Posted on November 14, 2019
I have had numerous enquiries from within the MBS community about my experiences of exhibiting at the above event. Rather than reply individually I thought that I would do a blog to both reply to one and all, and, gather my thoughts.
I have been exhibiting seriously at MBS/ Well Being shows as a Past Life Regressionist for around three years now, although I have worked as a Regressionist for far longer. One of my earliest forays into the exhibition world was working with Paul Williamson, a Past life Regressionist, based in Australia, at Olympia, London, a show run by the same organisers as this event.
The Well Being Exhibition market is certainly in a state of flux at the moment for reasons that are well documented. Amongst the foremost issues are online sales for retail goods, competition from associated fairs and festivals whose propositions overlay Well Being, and a rise in standards and customer expectations across the shows and festivals market.
It is expensive to exhibit. Just over £1000 for three days. It is exhausting, 10am – 6pm Friday and Saturday, 10am – 5pm Sunday. It is tiring. A chair is essential, as is comfortable footwear. Set up is on Thursday. We were lucky living just three quarters of an hour from the NEC. But for those based further afield, by far the majority, there is overnight accommodation to pay for, which including food is another £100 a night. Spiritual retreats were being sold for £2700 ( mine are a bargain £345 !), customised kettle drums for £1400. The stakes are high.
It is also expensive for visitors. £15 entry ( varies), £16 park ( on the day). A bit of petrol to travel there, and it is £50 for a couple just to go through the doors. This has two direct consequences. The clientele are affluent, you have to be to afford £50 just to arrive. They stay all day to squeeze full value out of their up- front investment.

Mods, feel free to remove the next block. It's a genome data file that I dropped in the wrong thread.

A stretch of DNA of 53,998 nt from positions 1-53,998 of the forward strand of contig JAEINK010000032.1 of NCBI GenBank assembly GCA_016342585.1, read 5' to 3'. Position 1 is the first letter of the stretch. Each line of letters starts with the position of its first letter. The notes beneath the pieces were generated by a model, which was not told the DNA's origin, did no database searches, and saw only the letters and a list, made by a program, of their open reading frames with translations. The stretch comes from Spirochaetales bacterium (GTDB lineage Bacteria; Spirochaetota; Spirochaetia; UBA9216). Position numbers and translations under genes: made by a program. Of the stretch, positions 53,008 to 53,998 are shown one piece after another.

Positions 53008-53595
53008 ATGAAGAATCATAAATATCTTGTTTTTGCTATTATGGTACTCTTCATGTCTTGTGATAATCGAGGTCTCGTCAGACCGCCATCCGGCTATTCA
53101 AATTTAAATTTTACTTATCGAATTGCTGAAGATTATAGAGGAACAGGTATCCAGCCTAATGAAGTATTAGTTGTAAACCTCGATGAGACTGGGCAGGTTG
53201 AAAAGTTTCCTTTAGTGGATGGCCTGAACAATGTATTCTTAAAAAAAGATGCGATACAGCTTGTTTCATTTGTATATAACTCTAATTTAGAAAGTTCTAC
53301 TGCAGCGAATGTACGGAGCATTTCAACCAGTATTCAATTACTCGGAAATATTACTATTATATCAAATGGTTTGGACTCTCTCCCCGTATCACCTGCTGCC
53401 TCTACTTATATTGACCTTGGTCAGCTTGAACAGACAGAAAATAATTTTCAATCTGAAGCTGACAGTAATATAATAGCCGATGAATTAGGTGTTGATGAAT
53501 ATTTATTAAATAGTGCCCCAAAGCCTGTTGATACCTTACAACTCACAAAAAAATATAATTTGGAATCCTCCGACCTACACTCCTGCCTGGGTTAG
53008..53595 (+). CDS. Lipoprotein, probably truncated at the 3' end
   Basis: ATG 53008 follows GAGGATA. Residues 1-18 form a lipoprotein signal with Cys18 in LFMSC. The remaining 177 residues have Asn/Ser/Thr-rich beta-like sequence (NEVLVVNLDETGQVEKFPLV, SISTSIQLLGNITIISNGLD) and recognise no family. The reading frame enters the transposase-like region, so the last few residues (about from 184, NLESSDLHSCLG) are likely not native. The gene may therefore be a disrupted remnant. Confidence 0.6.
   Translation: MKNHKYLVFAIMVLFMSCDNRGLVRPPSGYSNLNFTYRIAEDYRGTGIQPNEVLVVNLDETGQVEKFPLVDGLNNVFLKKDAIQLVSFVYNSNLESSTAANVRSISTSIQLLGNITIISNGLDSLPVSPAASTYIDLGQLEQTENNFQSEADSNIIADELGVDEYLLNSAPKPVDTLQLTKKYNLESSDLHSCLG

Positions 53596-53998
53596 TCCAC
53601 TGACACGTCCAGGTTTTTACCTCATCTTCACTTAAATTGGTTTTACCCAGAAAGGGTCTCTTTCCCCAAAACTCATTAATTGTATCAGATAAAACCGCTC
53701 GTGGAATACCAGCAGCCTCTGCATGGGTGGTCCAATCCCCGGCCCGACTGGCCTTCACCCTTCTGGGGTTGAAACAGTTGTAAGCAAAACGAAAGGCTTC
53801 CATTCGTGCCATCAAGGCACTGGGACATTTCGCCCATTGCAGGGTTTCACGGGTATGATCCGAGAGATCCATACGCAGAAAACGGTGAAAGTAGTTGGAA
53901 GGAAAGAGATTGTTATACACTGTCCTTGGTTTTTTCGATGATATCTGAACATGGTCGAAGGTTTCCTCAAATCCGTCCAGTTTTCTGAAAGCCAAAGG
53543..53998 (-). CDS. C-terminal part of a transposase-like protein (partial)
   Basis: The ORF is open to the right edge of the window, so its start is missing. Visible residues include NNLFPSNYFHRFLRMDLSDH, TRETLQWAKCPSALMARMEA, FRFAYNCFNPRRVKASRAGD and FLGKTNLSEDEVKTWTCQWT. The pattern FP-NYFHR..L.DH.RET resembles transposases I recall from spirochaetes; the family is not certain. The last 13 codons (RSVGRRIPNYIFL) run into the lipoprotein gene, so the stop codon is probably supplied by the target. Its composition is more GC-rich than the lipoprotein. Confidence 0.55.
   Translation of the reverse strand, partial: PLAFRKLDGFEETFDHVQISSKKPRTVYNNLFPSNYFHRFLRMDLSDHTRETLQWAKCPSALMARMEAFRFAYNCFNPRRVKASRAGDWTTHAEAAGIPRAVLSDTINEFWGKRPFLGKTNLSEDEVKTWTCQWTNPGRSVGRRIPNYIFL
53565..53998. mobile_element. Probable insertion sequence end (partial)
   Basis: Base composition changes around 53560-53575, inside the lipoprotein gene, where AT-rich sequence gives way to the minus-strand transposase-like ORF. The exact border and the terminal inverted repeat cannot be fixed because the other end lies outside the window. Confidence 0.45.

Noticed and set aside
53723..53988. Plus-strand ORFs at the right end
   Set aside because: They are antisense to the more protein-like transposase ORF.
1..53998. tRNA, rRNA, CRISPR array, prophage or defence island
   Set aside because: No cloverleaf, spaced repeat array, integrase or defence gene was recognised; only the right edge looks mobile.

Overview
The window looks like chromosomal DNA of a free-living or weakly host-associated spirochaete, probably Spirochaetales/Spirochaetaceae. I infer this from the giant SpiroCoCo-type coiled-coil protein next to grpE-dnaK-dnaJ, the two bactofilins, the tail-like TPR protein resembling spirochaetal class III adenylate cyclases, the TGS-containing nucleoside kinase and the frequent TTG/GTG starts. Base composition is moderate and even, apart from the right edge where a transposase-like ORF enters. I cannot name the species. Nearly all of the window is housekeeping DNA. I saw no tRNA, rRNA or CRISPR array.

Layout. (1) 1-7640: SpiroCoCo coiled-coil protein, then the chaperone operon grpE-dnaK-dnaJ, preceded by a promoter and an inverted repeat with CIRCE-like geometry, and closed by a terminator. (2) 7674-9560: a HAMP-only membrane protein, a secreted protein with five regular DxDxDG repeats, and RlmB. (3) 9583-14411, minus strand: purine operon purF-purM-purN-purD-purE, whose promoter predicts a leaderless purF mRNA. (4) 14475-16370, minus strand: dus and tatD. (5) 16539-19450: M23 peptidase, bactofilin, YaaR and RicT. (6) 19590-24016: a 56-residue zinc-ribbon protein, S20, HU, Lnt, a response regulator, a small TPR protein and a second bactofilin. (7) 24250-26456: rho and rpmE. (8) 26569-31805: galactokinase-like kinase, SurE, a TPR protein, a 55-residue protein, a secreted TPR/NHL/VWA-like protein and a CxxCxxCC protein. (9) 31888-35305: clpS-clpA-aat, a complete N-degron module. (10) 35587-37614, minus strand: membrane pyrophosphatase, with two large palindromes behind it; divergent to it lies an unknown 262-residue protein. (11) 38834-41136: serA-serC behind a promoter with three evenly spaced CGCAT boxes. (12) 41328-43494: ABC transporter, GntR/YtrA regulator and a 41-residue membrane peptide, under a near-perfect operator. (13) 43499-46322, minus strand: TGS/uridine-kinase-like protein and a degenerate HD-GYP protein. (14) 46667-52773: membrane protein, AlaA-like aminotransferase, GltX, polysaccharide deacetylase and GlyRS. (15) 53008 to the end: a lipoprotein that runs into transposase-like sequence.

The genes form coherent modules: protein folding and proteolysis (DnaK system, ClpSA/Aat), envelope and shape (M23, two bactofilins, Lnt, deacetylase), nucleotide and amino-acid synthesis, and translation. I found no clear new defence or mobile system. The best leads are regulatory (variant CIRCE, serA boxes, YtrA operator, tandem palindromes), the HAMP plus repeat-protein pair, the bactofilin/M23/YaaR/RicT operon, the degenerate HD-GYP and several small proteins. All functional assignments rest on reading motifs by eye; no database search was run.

Visitor traffic was measured in the several thousands a day. The seats and rest areas soon filled up. Pleasingly, the profile of visitor was noticeably younger than at normal Well Being shows. I would say that 40 % were under forty years old, with more men too than usual.
There was much that I liked. The performance stage for music, mantra and song attracted big crowds. Bespoke marquees hosted Buddhist gatherings, Chill Out Zones, drumming and talks. There were hundreds of stalls offering variety to match. The idea of putting all the Mediums in one place, in one open marquee, with a central booking point, worked well. It was a delight to find old friends Kassee and Richard at their Shungite Jewellery stand, Stephanie King and Flavia Kate Peters and Barbara Micklejohn- Free, the latter of whom can be seen on stage below.
Talks and workshops are a thorny subject at Well Being shows. Here, the numbers were dramatically pared back to around eight a day with a flat £15 a head charge from which the speaker took a cut. There were some free talks in performance tents, but not many, and with limited capacity, always full. The paid talks were well attended, the floor was not denuded of visitors by a plethora of talks, and the more popular speakers were handsomely rewarded.
It was a delight to also have a decent range of food with juice bars, coffee bars, fresh pizza ovens, vegan, vegetarian, and fresh meat options, tellingly many retired to the on- site pub with food too. Why so many other Well Being shows deny their customers a glass of wine, and restrict food choices, eludes me.
Downsides? The hall was by no means full of stalls, I estimate that around 20% was screened off. Although the standard of stalls was high, there was no anchor stall, no large sound bath, no large aura photography stand, which in the past have dominated this show.
Overall, it was a fine show, very well organised. Thanks to Gary Longden who stood with me on Friday and Sunday, and Lynn Broomfield who helped on Saturday. Will we be back next year? Yes.